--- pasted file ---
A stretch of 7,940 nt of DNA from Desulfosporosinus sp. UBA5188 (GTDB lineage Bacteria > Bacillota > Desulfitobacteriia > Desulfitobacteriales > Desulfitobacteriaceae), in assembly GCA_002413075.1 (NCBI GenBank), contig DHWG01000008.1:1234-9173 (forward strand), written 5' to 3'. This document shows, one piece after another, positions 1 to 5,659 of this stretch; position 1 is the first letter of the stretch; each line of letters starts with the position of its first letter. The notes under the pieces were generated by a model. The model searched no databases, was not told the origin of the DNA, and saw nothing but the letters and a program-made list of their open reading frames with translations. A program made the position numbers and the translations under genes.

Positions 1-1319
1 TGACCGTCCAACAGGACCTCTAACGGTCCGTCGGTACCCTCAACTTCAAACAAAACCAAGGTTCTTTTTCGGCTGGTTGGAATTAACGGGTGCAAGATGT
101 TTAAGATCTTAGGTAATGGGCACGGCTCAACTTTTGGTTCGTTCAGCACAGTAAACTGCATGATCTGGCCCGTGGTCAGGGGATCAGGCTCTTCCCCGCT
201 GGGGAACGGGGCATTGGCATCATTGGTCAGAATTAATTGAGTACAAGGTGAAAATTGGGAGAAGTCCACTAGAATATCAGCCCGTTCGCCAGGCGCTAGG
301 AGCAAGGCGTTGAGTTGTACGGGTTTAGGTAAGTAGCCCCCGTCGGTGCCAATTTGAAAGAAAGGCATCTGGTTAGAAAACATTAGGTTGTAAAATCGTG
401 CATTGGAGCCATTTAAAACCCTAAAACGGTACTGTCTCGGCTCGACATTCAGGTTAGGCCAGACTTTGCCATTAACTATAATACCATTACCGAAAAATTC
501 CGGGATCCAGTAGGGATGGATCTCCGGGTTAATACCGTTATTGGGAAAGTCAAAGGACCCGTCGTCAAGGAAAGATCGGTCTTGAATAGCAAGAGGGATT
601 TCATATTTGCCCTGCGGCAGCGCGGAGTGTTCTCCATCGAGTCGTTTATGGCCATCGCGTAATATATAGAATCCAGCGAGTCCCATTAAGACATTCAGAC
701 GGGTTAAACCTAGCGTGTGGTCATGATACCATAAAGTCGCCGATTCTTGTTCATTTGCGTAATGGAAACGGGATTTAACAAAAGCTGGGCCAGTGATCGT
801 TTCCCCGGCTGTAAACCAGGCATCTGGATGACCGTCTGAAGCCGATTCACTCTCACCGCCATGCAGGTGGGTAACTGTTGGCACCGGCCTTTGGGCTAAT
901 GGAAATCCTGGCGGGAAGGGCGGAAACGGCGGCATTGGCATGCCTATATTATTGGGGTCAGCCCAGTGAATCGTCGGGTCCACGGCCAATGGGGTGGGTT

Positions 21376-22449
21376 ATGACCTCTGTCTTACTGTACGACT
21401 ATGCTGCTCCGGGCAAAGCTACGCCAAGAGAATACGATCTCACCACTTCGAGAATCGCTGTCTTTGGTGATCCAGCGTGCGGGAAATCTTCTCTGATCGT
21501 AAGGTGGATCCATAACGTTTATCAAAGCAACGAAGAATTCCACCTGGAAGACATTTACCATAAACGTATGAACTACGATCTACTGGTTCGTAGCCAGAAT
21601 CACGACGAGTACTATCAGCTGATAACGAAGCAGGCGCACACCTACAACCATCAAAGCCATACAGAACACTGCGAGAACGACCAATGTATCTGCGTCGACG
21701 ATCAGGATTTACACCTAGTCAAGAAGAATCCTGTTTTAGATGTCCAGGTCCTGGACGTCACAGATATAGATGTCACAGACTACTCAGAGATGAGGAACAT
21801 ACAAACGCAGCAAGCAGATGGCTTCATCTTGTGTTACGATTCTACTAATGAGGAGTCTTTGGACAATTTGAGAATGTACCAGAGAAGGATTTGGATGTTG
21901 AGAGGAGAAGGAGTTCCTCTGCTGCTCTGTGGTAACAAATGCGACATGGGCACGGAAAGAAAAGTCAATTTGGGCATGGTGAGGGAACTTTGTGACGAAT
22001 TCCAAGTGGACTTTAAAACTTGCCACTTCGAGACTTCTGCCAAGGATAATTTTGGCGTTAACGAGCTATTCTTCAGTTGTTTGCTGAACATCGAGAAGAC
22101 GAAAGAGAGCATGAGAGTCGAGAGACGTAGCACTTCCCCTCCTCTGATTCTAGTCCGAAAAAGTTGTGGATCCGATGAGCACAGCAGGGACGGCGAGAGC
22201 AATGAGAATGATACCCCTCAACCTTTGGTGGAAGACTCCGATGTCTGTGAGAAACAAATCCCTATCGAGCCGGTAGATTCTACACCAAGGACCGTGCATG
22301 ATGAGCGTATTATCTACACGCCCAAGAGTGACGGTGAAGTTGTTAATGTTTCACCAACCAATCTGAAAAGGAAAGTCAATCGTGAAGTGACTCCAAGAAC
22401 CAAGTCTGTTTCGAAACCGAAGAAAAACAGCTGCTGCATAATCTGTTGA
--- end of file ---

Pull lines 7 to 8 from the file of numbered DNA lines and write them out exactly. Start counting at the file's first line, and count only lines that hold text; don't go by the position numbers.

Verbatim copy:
401 CATTGGAGCCATTTAAAACCCTAAAACGGTACTGTCTCGGCTCGACATTCAGGTTAGGCCAGACTTTGCCATTAACTATAATACCATTACCGAAAAATTC
501 CGGGATCCAGTAGGGATGGATCTCCGGGTTAATACCGTTATTGGGAAAGTCAAAGGACCCGTCGTCAAGGAAAGATCGGTCTTGAATAGCAAGAGGGATT